[concurrency-interest] Relativity of guarantees provided by volatile

Boehm, Hans hans.boehm at hp.com
Tue Aug 21 19:40:38 EDT 2012

> From: Marko Topolnik [mailto:mtopolnik at inge-mark.hr]
> > Similar to your concern that consecutive volatile writes can be
> > compressed into the last write, it also seems true that consecutive
> > volatile reads can be compressed into the first read - exactly the
> > kind of optimization to be disabled by C's volatile. It's
> > inconceivable that any JVM will do such optimization on volatile
> > reads, it'll break lots of programs, e.g. busy waits.
> Actually there is already a provision in the JMM (in the original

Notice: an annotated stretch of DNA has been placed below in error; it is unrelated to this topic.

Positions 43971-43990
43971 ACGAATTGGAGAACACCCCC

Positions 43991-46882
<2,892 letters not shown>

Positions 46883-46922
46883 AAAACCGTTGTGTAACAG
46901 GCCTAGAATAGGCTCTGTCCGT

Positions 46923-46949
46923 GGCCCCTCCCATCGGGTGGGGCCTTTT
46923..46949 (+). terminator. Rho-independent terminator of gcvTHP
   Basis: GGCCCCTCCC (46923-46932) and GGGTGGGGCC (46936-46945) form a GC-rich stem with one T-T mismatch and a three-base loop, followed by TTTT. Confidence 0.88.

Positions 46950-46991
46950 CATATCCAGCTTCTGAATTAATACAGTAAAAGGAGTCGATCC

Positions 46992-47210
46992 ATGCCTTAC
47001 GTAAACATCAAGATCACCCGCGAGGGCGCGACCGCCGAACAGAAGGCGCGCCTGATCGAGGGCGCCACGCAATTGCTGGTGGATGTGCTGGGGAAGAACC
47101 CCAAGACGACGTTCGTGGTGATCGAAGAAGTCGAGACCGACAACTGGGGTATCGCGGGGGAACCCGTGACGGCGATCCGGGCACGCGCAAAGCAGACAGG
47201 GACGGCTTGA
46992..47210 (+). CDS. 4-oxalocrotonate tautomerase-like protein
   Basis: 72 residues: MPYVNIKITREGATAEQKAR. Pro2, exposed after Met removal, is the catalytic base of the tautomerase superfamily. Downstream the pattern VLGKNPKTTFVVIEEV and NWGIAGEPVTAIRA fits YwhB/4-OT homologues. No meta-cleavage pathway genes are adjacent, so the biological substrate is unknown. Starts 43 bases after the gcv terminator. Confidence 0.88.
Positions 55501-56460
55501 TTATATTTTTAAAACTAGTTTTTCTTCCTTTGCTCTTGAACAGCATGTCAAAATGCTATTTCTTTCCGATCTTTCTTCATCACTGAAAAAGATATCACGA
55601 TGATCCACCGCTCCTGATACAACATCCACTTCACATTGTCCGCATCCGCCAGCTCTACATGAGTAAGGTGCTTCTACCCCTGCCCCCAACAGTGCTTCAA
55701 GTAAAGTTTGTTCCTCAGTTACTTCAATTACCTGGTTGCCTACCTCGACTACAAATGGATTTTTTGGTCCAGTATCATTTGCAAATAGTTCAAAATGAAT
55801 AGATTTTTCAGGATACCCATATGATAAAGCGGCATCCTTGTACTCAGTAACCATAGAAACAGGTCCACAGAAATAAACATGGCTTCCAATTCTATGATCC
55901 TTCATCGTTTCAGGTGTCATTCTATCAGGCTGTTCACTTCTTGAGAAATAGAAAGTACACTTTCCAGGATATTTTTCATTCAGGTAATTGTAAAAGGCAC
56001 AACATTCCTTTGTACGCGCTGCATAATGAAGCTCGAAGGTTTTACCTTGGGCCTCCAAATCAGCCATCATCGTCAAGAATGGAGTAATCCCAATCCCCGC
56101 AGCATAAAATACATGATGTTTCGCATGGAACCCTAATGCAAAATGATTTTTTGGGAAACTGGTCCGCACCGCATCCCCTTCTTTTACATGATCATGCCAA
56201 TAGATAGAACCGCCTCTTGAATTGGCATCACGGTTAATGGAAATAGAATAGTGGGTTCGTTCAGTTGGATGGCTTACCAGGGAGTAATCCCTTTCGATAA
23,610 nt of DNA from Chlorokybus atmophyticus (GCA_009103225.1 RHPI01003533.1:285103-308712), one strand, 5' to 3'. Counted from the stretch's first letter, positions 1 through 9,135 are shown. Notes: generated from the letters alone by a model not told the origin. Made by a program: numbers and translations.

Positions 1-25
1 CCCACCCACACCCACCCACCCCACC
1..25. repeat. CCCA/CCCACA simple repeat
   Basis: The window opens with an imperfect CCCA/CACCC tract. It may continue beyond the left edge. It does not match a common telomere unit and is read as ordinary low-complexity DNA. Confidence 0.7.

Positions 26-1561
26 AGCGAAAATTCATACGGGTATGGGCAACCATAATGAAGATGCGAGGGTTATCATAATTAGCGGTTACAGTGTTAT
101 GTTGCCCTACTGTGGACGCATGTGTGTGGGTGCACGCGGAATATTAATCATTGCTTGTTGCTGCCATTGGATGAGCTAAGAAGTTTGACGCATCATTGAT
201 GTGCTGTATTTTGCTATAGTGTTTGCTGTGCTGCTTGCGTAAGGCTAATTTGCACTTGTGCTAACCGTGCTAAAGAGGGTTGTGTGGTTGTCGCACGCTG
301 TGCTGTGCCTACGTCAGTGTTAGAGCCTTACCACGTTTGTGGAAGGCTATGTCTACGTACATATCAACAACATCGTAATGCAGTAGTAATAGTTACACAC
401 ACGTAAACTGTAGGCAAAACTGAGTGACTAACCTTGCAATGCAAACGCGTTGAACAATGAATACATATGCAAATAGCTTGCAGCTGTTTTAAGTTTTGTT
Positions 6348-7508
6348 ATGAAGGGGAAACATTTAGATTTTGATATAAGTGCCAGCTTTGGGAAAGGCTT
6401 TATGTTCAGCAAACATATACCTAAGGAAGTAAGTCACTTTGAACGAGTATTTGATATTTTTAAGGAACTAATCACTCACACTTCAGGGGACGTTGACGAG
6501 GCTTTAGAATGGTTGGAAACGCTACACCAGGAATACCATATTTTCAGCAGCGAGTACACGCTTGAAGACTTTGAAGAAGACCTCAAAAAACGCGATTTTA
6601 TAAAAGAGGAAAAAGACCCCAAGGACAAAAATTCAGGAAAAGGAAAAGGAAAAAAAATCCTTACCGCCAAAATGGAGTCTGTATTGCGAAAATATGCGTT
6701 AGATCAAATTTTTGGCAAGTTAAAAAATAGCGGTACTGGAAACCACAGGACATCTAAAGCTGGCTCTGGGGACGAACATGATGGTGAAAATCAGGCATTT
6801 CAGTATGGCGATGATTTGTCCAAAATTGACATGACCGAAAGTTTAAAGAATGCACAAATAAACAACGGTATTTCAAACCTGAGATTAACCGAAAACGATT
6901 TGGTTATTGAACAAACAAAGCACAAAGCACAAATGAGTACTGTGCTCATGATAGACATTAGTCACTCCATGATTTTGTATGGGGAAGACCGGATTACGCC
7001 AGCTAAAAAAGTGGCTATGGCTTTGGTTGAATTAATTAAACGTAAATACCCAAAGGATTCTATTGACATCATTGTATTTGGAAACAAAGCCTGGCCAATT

> paper, at least) that prevents a busy-waiting loop whose condition
> involves a volatile read to forever read a stale value. There can be
> only a finite number of such read actions. But, this is a small
> consolation, really. Most code DOES make a difference between "eternity
> minus one" and "right now".
My recollection is that this is only sort of/mostly of true.  If your entire program consists of

Thread 1:
while (!flag) {}

Thread 2:
flag = true;

There is intentionally no requirement that thread 2 ever be scheduled.  If it's not, that looks a lot like flag having been read once.  If, on the other hand, thread 2 sets flag and then prints "Hello", and you see the "Hello", then I believe you are correct that thread 1 must terminate.

My own feeling is that (under the right safety conditions), it's OK to collapse a bounded, "short" sequence of volatile reads into one, but not an unbounded number.  Java "volatile" is not "C volatile".  C "volatile" is neither intended for, nor safe for, synchronization.  Java "volatile" is not intended for device register access, or for use with setjmp, or ...


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